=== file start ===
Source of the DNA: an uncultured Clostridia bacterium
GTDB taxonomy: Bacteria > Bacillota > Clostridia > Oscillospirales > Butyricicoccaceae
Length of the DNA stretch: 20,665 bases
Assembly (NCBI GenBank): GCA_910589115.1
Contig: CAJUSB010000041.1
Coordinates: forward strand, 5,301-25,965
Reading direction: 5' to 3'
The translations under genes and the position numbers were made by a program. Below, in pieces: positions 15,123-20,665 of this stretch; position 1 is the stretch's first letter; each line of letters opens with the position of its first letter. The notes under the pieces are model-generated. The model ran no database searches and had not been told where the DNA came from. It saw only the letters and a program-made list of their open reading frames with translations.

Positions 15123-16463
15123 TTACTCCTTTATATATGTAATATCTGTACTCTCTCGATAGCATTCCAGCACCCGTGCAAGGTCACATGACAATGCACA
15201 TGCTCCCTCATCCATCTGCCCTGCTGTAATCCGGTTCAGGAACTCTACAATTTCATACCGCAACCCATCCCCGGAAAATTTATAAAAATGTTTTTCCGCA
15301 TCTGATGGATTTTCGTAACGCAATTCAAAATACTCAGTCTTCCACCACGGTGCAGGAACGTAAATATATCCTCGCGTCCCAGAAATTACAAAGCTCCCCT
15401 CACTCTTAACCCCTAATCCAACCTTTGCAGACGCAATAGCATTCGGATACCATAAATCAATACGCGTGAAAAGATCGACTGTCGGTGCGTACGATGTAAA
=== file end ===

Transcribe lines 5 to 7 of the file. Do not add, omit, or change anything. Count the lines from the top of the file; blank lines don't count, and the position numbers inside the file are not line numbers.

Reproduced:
Contig: CAJUSB010000041.1
Coordinates: forward strand, 5,301-25,965
Reading direction: 5' to 3'